“The fundamental change is that we are treating people as people,” Hertzberg said.

California’s bail system has long been ripe for reform, both Democrats and Republicans agreed. Police officers and prosecutors point to dangerous or repeat offenders who pay their way out of jail time, bail agents to the high number of people who jump bail and criminal justice advocates to the hefty fees levied on families.

Under Senate Bill 10, co-authored by Hertzberg and Rob Bonta (D-Alameda), counties would have to establish their own pretrial services agencies, which would use “risk-assessment tools,” or analysis, to evaluate people arrested to determine whether, and under what conditions, they should be released.

Only people charged with certain low-level, nonviolent misdemeanors — a list of charges that can be further narrowed by county — would be eligible for automatic release within 12 hours of being booked into jail.

All others arrested would have to undergo the risk analysis, a system that would sort defendants based on criminal history and other criteria into low-, medium- or high-risk categories. Courts would be required to release low-level defendants without assigning bail, pending a hearing. Pretrial services offices would decide whether to hold or release medium-risk offenders. Judges would have control over all prisoners in the system.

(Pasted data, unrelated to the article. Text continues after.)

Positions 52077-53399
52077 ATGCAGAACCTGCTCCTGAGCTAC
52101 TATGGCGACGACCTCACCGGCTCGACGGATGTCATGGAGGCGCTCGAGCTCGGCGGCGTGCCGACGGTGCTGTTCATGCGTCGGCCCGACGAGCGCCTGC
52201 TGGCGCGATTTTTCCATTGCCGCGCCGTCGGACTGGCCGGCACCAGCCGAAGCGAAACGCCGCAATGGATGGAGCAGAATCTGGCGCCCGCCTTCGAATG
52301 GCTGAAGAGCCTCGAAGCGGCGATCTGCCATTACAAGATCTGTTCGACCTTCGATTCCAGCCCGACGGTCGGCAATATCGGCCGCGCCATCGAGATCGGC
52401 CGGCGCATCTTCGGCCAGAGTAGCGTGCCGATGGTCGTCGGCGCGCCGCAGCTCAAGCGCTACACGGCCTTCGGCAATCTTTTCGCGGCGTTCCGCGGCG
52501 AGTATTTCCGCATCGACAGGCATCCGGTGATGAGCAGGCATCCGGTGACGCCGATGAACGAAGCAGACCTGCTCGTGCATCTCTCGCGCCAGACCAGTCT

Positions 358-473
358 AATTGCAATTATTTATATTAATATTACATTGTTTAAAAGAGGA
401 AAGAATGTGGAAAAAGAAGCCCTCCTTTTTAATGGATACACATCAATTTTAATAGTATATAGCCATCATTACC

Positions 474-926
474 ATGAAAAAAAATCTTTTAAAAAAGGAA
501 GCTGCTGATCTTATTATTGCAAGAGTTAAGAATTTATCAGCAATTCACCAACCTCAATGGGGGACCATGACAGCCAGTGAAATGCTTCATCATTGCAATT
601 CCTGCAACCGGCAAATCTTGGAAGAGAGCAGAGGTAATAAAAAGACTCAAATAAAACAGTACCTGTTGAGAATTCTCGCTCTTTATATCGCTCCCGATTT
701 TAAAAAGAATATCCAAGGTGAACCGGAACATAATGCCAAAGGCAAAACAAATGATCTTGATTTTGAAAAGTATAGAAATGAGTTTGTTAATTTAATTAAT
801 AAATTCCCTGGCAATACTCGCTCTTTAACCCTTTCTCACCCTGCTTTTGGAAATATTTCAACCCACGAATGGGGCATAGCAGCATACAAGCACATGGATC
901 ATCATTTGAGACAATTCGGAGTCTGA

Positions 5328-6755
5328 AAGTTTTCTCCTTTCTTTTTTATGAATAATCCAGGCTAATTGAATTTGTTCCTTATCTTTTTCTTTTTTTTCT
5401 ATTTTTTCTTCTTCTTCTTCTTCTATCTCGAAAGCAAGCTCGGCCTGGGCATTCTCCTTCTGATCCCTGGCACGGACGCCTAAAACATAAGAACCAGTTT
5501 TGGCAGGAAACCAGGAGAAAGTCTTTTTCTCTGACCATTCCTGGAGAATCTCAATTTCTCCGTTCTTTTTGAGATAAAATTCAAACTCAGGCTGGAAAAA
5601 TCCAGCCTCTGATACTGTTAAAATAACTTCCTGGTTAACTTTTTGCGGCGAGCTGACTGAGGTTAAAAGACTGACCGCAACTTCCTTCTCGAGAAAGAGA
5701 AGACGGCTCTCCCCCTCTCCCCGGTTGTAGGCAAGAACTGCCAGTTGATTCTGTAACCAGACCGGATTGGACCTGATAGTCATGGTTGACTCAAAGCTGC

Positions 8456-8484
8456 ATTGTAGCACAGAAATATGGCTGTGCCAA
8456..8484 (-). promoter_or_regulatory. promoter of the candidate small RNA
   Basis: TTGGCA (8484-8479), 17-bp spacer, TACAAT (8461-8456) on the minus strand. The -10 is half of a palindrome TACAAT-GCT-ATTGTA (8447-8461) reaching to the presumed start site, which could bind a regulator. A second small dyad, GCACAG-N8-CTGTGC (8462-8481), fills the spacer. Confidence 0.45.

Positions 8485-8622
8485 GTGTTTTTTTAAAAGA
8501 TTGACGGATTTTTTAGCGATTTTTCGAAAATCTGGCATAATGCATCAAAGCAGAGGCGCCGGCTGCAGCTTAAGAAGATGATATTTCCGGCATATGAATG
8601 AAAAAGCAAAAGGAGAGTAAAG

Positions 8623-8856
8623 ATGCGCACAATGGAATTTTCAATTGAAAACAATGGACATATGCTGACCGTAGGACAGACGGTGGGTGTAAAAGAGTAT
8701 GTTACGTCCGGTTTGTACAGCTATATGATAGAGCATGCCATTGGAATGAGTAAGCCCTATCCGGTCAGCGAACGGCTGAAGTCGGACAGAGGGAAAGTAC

Martin Hoshino, administrative director of the Judicial Council, said the organization looked forward to working with Brown and lawmakers on implementation, which tasks the judicial group with developing standards for counties on the best practices to follow on risk assessments.

Some organizations that have supported the legislation from the start applauded the bill’s passage.

“For decades, the money bail system has created a two-tiered system that prioritizes profit and penalizes poverty, and has been especially detrimental for communities of color,” California billionaire activist Tom Steyer, president of progressive advocacy organization NextGen America, said in a statement.

Laphonza Butler, president of the Service Employees International Union Local 2015, called the bill’s passage a turning point, saying it “would make California the first state in the nation to completely eliminate the use of money to determine detention.”

But other criminal justice reform groups, including the American Civil Liberties Union, have rescinded their support and actively worked to kill the legislation — landing on the same side as a bail industry that has worked to sink the bill from the beginning.

On the Senate floor, lawmakers warned the bill would decimate an industry of roughly 3,200 registered agents in California. Outside the Senate chamber, Sacramento bail agent Greg “Topo” Padilla, president of the Golden State Bail Agents Assn., said his organization was already looking into ways to block the legislation, either in court or through a voter referendum.